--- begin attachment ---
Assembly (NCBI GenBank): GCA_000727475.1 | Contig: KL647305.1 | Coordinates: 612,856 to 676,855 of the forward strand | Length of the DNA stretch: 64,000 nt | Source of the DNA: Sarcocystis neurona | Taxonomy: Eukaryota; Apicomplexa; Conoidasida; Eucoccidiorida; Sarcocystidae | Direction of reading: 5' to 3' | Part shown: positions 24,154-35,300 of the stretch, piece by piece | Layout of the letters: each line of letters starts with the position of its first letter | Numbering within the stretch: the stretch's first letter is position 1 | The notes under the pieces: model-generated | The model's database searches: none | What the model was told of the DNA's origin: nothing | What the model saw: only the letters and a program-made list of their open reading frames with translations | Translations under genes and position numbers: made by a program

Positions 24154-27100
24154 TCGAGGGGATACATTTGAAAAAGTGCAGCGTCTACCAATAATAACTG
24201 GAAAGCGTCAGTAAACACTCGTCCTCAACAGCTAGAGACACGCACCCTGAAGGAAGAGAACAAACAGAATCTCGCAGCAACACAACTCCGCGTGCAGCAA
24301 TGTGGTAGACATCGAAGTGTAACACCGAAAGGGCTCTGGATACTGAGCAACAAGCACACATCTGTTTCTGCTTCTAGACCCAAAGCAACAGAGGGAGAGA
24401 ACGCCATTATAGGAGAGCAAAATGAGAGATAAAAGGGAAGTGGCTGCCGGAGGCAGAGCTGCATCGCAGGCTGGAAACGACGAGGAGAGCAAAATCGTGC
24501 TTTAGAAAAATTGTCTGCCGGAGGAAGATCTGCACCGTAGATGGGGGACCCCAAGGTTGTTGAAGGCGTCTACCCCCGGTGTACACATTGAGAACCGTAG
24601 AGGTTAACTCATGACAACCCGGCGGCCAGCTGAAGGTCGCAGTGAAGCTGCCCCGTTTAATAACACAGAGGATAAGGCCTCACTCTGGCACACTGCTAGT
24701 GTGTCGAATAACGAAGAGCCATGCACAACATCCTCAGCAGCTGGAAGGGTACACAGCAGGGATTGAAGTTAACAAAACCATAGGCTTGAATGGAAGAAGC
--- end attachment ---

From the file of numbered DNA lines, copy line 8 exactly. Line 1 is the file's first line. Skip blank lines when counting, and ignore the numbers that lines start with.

24601 AGGTTAACTCATGACAACCCGGCGGCCAGCTGAAGGTCGCAGTGAAGCTGCCCCGTTTAATAACACAGAGGATAAGGCCTCACTCTGGCACACTGCTAGT